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What you should be growing and when by month

What should you be growing each month to get your garden looking its best? Premier Polytunnels kindly sent us through tips for each month, take a look at these below:


Image of pruning set
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Much like giving your home a much-needed spring clean to start the year afresh, January is the perfect month to prep and ensure you’re ready for the gardening year ahead.
If you have a greenhouse or polytunnel, then green vegetables such as pak choi and winter lettuces can be planted.
Whilst it may not appeal to fair-weather gardeners, getting out and prepping your garden, ensuring weeding and mulching is well underway will set you up nicely for the year.
Pruning can commence. Pay particular attention to rose bushes.
While it may not be the best time to start planting for many garden varieties, bare root plants will survive the harsher climates and so these can be dug in.
Making time for garden projects such as laying new paths, putting up or repairing netting and fences, and ensuring you have bulbs ordered for the coming months can all be done this month too.
You should be able to spot daffodils and crocuses starting to poke their way through the soil.


Image of Daffidols
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Garden prep and maintenance such as weeding and mulching can continue into February.
Carry out routine maintenance on plants such as perennials, ensuring they are cut well back.
If you live in more southern, warmer parts of the UK, carrots can be grown with the aid of a greenhouse or polytunnel.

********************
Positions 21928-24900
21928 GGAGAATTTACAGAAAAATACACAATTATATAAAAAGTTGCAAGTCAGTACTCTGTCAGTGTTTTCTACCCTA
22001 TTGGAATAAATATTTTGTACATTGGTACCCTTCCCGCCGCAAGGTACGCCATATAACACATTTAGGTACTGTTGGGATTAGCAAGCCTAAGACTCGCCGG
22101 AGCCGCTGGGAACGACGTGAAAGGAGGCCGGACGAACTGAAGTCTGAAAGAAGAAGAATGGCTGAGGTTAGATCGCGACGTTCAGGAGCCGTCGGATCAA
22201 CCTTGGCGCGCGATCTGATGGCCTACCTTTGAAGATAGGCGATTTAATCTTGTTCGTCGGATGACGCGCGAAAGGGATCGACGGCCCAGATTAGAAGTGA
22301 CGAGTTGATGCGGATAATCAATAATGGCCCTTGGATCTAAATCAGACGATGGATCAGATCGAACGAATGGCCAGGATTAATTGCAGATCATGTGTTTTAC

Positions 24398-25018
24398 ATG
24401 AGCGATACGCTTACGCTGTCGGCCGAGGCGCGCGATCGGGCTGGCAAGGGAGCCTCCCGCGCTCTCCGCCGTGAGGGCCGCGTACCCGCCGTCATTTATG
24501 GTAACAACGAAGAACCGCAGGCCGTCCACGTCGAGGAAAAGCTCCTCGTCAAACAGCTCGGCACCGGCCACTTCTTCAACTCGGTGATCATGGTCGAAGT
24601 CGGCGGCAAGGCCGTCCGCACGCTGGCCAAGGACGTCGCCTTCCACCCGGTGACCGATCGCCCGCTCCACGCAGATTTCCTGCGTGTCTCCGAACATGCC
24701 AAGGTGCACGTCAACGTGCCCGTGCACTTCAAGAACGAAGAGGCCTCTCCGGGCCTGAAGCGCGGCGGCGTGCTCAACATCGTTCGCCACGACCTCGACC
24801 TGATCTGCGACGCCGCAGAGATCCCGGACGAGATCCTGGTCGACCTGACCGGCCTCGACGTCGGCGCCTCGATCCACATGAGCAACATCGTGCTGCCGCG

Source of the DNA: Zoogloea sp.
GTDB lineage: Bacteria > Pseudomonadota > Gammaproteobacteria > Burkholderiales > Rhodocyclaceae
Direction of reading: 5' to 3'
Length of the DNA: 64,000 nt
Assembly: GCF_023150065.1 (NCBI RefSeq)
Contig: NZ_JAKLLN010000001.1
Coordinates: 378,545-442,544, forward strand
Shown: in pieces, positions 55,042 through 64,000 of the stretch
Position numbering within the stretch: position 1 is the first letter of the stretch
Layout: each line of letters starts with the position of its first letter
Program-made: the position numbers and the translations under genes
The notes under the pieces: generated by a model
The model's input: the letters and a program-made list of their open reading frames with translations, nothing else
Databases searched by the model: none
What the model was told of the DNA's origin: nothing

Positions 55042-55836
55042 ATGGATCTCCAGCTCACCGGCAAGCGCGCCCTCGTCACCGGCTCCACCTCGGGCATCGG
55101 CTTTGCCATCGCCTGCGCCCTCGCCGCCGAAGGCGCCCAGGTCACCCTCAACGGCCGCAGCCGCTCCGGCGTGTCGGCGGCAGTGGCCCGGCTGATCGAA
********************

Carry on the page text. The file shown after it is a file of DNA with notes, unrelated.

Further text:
Annuals, such as lilies, and flowers such as sweet peas, pansies, and daisies, as well as perennials can be sown and planted this month, but make sure the weather is fair enough for you to do so, as February can often be one of the coldest months of the year.
Indoors and in pots, with the aid of a warm spot such as an airing cupboard, you can begin to germinate tomatoes, peppers, and aubergines.
Crocuses, daffodils, and snowdrops will all add a splash of colour to your garden as they bloom in February.


Image of potatoes
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The weather in March can be a bit hit or miss for gardening, with frozen ground being a common site across the UK.
With this in mind, wait until the weather becomes kinder before you begin your planting in March, usually towards the latter part of the month.
The planting of root vegetables can begin with carrots and turnips and the like.
Other veggies you could make a start on, should you wish, include the salads (radishes, lettuces, cress, etc.), as well as the heartier vegetables including leeks, spouts and broccoli varieties.
Early potato crops can be started in March.
French beans and herbs can be started if you have use of a polytunnel or similar, whilst indoors, you can begin the initial stages of growing tomatoes before moving them outdoors at a later stage.


Indoor Plants
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The weather is starting to warm up, so gardening, even for the fairer weathered among us will be a much more enjoyable pastime.
For much of the UK, you will still be catching up on your to do list from March, thanks to the good old British weather.
Get that second round of early potatoes planted this month.
You can also look to plant – initially in pots – beans such as broad and mangetout.
Look to expand the herbs you’re cultivating too, why not plant some chives, especially if you’re new to the world of gardening, as they are fairly low-maintenance in terms of growth and upkeep.